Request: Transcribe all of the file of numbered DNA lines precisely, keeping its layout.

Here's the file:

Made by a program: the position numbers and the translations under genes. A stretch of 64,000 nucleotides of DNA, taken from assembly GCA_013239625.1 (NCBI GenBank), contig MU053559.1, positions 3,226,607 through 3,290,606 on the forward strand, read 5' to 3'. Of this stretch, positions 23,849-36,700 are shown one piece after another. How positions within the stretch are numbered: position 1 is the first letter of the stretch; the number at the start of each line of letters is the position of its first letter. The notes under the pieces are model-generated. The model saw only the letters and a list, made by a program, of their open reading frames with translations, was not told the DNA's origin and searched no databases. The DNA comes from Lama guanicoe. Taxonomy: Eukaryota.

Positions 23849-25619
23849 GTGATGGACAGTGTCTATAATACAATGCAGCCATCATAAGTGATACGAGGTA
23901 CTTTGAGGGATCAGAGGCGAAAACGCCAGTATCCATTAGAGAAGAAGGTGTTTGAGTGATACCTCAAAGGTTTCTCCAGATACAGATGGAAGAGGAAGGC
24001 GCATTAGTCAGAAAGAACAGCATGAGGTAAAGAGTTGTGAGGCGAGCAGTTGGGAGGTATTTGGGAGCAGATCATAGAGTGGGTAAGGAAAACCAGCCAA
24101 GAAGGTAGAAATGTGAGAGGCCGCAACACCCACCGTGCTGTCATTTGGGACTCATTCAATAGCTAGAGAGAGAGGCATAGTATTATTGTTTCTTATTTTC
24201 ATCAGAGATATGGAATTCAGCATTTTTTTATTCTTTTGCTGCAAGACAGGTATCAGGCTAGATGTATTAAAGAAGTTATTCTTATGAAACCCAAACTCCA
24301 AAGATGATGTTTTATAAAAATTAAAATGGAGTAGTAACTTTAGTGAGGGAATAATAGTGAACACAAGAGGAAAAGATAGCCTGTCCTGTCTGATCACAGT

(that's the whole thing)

Made by a program: the position numbers and the translations under genes. A stretch of 64,000 nucleotides of DNA, taken from assembly GCA_013239625.1 (NCBI GenBank), contig MU053559.1, positions 3,226,607 through 3,290,606 on the forward strand, read 5' to 3'. Of this stretch, positions 23,849-36,700 are shown one piece after another. How positions within the stretch are numbered: position 1 is the first letter of the stretch; the number at the start of each line of letters is the position of its first letter. The notes under the pieces are model-generated. The model saw only the letters and a list, made by a program, of their open reading frames with translations, was not told the DNA's origin and searched no databases. The DNA comes from Lama guanicoe. Taxonomy: Eukaryota.

Positions 23849-25619
23849 GTGATGGACAGTGTCTATAATACAATGCAGCCATCATAAGTGATACGAGGTA
23901 CTTTGAGGGATCAGAGGCGAAAACGCCAGTATCCATTAGAGAAGAAGGTGTTTGAGTGATACCTCAAAGGTTTCTCCAGATACAGATGGAAGAGGAAGGC
24001 GCATTAGTCAGAAAGAACAGCATGAGGTAAAGAGTTGTGAGGCGAGCAGTTGGGAGGTATTTGGGAGCAGATCATAGAGTGGGTAAGGAAAACCAGCCAA
24101 GAAGGTAGAAATGTGAGAGGCCGCAACACCCACCGTGCTGTCATTTGGGACTCATTCAATAGCTAGAGAGAGAGGCATAGTATTATTGTTTCTTATTTTC
24201 ATCAGAGATATGGAATTCAGCATTTTTTTATTCTTTTGCTGCAAGACAGGTATCAGGCTAGATGTATTAAAGAAGTTATTCTTATGAAACCCAAACTCCA
24301 AAGATGATGTTTTATAAAAATTAAAATGGAGTAGTAACTTTAGTGAGGGAATAATAGTGAACACAAGAGGAAAAGATAGCCTGTCCTGTCTGATCACAGT